Fire - Interface and Wildfire
Wildland fires can occur when dry fuel meets an ignition source. With summers in BC being hot and dry and our forests full of dry combustible fuels, an ignition source such as dry lightning, abandoned campfires and carelessly discarded cigarette butts can start wildland fires.
Although wildfire is a natural occurrence necessary for overall forest health, it can be disastrous when this type of fire nears homes and neighbourhoods.
Wildfire Prevention and FireSmart
Residents can reduce risk of wildfires starting and/or spreading in the neighbourhood, by exercising care with ignition sources such as briquette barbeques, fire pits and cigarettes and managing or removing potential combustibles near structures.
Vernon's fire prevention regulations are found in the Fire Services Bylaw #5635.
Residents can also take steps to be better prepared for possibility of fires by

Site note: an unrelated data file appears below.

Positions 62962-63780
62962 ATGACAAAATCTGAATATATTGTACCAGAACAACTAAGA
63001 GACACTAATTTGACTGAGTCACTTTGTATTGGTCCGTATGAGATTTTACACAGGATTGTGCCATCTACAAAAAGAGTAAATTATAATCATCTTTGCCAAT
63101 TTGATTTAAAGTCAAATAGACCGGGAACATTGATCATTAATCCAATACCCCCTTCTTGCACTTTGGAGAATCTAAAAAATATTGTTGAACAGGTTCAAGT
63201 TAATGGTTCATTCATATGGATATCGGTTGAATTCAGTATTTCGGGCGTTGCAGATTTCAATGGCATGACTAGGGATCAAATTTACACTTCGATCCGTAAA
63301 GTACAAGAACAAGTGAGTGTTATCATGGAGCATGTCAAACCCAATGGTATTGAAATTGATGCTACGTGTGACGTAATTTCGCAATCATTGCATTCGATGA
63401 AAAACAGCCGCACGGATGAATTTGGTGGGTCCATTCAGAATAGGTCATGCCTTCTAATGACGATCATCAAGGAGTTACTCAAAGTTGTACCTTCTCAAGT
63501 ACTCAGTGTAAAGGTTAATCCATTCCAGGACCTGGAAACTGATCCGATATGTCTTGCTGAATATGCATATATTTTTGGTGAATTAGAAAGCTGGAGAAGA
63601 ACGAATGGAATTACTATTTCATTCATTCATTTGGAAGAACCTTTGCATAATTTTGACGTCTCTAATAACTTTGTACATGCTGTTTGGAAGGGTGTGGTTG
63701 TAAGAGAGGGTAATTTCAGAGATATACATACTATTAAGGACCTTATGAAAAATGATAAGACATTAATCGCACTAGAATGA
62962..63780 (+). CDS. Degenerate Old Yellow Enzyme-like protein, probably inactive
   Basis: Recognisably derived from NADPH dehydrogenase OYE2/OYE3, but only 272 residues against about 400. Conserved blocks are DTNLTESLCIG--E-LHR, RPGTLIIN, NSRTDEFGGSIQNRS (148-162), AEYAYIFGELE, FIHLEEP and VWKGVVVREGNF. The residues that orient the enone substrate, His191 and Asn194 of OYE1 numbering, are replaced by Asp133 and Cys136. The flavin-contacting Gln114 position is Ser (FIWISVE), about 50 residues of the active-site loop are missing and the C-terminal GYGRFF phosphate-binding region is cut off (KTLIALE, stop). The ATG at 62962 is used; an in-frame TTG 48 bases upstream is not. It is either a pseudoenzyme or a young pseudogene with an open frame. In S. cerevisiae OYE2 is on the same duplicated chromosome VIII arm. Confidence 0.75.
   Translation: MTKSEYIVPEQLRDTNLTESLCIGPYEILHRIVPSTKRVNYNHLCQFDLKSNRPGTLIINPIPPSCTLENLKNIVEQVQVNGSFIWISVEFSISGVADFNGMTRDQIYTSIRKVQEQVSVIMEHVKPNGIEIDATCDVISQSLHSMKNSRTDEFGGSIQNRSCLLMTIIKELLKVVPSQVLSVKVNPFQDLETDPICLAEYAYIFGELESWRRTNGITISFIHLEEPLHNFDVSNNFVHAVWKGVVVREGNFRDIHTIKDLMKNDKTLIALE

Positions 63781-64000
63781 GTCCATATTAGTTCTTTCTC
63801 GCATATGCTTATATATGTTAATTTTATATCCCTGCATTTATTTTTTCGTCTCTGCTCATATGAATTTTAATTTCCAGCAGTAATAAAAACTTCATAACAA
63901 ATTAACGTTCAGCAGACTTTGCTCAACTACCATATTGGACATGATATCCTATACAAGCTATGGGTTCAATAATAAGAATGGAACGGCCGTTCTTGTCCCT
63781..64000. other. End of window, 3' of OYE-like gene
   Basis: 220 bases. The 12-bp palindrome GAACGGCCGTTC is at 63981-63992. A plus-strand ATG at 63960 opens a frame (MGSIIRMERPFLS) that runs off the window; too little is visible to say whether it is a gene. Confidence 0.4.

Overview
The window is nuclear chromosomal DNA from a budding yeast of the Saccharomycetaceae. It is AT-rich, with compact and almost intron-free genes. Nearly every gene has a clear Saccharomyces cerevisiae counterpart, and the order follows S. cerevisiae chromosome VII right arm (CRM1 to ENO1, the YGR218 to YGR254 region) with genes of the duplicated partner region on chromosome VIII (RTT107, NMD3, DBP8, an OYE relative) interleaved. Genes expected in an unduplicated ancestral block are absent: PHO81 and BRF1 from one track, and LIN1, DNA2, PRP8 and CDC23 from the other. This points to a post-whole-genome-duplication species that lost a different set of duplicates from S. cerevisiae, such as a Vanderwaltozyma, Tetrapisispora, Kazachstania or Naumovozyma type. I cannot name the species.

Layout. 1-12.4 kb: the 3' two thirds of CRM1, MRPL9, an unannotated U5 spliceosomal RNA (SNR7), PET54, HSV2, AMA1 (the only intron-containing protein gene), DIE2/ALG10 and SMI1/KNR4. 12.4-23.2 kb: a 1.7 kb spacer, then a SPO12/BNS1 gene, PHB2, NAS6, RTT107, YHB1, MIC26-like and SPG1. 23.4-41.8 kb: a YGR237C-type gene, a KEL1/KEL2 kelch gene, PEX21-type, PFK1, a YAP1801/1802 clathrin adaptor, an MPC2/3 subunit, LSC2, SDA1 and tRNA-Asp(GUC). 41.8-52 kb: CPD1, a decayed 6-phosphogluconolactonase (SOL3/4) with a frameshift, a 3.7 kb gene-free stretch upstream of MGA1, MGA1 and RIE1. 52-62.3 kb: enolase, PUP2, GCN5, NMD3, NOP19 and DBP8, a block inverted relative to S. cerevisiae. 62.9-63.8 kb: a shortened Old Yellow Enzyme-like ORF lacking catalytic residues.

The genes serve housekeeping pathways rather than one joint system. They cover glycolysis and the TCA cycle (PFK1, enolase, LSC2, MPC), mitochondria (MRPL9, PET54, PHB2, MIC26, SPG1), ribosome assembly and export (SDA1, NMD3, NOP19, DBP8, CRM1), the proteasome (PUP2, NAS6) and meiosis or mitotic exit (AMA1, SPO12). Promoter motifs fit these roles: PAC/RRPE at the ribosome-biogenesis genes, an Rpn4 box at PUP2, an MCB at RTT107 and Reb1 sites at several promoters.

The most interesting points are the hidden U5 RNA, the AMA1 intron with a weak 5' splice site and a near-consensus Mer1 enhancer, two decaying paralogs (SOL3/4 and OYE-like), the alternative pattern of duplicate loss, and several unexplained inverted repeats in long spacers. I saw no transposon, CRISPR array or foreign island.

- researching insurance coverage for fire damage and losses;
- preplanning for family if required to be out of the home;
- preparing a Grab and Go Bag; and,
- making plans for pet care.
To learn more about preparing for wildfire visit the following sites:
Wildfire Smoke can also be problematic, causing poor air quality and potential health impacts particularly for more vulnerable populations such as children, older adults and those with pre-existing medical conditions.
To learn more about wildfire smoke visit the following link from the BC Centre for Disease Control